Wednesday, July 24, 2013

Frittata di pasta

Often we have boiled spaghetti, penne, or macaroni and some of them left because we end up not using them in the intended meal and we don't know what to do with them. Among the various possibilities to save them from the trash, there's this omelet pasta.

Wednesday, July 17, 2013

Minestrone di Verdure

This vegetable soup is a light and healthy dish, suitable to purify the body and regulate the guts, prepared throughout Italy with many variations depending on the region.

The preparation of the minestrone is quite simple but rather long and laborious, because of the cleaning and cutting of the many vegetables that make it up, but it will be worth putting a bit of your time on it, if just for the satisfaction of being able to taste a dish made ​​entirely with fresh vegetables and the ingredients you like the most.

Monday, July 15, 2013

Zucchine Ripiene

An easy recipe and great effect! These zucchini are in fact really nice to be served! It 'a very rich second dish  ... but with an excellent side dish can easily become a main course. The zucchini are deprived of their internal and stuffed with minced meat, can be cooked or backed

Sunday, July 14, 2013

Cordon Bleu di Melanzane

Today's dish is a cordon bleu, the famous chicken steak with ham and cheese. There is one beautiful retelling, where instead of using chicken eggplant. This dish is often prepared frying the eggplants, but this is going to be a "light" version backed in the oven instead.

Saturday, July 13, 2013

Ossobuco alla Milanese

The osso buco alla Milanese, as the name suggests, is a typical recipe from the city of Milan, Lombardy, very simple to prepare and very tasty, spread throughout Italy, even if the preparation varies from region to region.

Obviously, the key ingredient for the preparation is the osso buco, or shin calf around which, once cut and cooked, the meat is all muscle.

We do not know exactly when the osso buco is entered milanese cuisine, but we know with certainty that in the 700 it was already one of the typical dishes and was considered a gourmet dish.


1 glass of white wine
2 - 3 tablespoons olive oil
1 onion
50g flower
1/2 glass broth
50g butter
4 ossobuco around 350g each
1 clove garlic
1 lemon
1 bunch parsley


In a large frying pan place the butter and oil, add the finely chopped onion and let it dry on low heat. Meanwhile, prepare the ossobuco  using scissors carve the membrane that surrounds the ossobuco  this will prevent the ossobuco will "curl" during cooking. Cover in flower the four ossobuco on both sides.

When the onion becomes transparent (it will take about 15 minutes), add in a pan and brown the ossobuco well for both sides. Then wet with a glass of white wine. Let evaporate, salt and pepper, then add the broth.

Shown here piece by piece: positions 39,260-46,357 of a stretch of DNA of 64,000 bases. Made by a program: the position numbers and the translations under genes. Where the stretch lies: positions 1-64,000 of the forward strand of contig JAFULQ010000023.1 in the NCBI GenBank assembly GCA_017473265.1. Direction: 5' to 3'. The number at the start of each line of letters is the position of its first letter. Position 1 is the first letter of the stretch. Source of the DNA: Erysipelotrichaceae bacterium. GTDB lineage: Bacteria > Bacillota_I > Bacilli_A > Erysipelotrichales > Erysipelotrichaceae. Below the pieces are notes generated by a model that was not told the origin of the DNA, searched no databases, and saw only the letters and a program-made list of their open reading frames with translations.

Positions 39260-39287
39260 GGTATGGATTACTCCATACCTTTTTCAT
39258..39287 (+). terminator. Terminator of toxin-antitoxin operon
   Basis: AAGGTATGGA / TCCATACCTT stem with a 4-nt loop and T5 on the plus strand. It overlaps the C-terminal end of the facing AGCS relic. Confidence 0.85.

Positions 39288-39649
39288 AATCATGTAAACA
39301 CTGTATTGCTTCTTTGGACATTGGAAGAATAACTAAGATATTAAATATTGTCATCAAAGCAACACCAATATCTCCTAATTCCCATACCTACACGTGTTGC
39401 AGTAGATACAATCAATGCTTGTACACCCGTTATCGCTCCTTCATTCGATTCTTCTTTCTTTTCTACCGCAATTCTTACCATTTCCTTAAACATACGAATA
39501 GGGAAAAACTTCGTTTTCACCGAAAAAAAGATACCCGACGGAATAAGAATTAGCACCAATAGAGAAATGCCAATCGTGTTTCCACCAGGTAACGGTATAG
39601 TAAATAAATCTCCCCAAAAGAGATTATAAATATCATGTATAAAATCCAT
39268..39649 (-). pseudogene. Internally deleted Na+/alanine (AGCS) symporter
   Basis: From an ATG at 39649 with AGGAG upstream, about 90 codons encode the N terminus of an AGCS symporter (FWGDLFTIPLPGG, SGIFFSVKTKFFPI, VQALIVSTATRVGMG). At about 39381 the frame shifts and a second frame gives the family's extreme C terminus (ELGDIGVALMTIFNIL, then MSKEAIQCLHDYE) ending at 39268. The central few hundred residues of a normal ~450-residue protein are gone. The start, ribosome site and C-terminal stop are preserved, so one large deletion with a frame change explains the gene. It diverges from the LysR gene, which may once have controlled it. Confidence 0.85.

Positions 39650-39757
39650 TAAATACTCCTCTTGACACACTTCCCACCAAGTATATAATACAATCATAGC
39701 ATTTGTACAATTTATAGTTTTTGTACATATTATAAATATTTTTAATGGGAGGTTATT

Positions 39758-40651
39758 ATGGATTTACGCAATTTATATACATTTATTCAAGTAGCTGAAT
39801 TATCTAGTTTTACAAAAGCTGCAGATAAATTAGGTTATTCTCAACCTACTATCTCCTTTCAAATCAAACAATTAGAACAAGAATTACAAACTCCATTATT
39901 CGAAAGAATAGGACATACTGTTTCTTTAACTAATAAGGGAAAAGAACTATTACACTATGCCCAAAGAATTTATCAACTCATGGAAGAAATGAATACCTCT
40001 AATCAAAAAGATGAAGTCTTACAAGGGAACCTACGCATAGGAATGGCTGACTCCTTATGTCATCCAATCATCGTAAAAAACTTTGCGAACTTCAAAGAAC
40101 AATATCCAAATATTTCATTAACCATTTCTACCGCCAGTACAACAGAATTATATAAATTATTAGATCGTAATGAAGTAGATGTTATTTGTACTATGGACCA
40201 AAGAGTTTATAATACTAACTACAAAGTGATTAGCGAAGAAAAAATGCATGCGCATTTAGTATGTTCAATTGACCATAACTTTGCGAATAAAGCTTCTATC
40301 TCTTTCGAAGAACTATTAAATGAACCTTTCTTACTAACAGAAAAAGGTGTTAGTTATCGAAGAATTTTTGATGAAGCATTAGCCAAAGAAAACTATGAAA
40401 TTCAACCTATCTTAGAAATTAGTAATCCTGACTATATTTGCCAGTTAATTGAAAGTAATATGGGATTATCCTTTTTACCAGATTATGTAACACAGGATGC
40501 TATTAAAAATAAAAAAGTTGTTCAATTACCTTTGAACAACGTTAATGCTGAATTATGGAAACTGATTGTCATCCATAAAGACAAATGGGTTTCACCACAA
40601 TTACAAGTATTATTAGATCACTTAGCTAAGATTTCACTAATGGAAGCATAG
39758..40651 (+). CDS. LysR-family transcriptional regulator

Lasciate cuocere a fuoco lento per almeno un' ora e mezza, coprendo con un coperchio ma lasciando uno sfiato; muovete la padella, facendola ondeggiare, di tanto in tanto per non fare attaccare gli ossibuchi e aggiungete un po' di brodo quando serve. Nel frattempo preparate la famosa gremolada, ovvero un trito di prezzemolo, buccia grattugiata di mezzo limone e uno spicchio d'aglio, che aggiungerete a cinque minuti dalla fine della cottura (8). La tradizione milanese vuole che questo gustoso piatto sia accompagnato con del risotto alla milanese o con della polenta. Ecco fatto... i vostri ossibuchi alla milanese sono pronti! Serviteli ben caldi e con abbondante sugo... buon appetito!

Let it simmer for at least an hour and a half, covering with a lid  but leaving a vent, move the pan, making it sway from time to time. Meanwhile, prepare the famous gremolada, or a mixture of chopped parsley, grated rind of half a lemon and a garlic clove, which will be added five minutes before the end of cooking . The Milanese tradition has it that this tasty dish is accompanied with the Milanese risotto or polenta. That's it ... your ossobucco alla Milanese are ready! Serve hot with plenty of sauce.

Friday, July 12, 2013

Fegato al Rosmarino

The liver is a very much present food in the cuisine of. Among the thousands of recipes that exist, one for all the "liver Venetian style" with onions, this is one of the most simple and light. It's a receipt with  strong flavors I find it is one of those things you either love or hate.

Thursday, July 11, 2013

Profiteroles al cioccolato

The profiteroles draws its origins from the Renaissance, Catherine de Medici, upon her marriage to Henry II of France, and later became a queen, she brought with her from her native land (Tuscany) all the recipes for food, one of the its chefs, some Popelini, created in 1540 for the choux pastry (for cream puffs), which became very popular in France (like many other recipes of Italian origin), and with it the profiteroles, the fame of this sweet spread, however, after the seventeenth century, a period in which it developed the true art of pastry.

The term derives from the profiteroles diminutive of the French word profit, (ie profit, gain), and is constituted by a preparation consisting of a series of small puffs which form a single sweet chocolate.
In England the profiteroles is a very popular sweet which is prepared with cream filling, cream or ice cream, covered with hot chocolate, in France is a sweet essential in a wedding feast, where it is presented as a croquembouche, ie a pyramid of cream puffs fillings and caramel.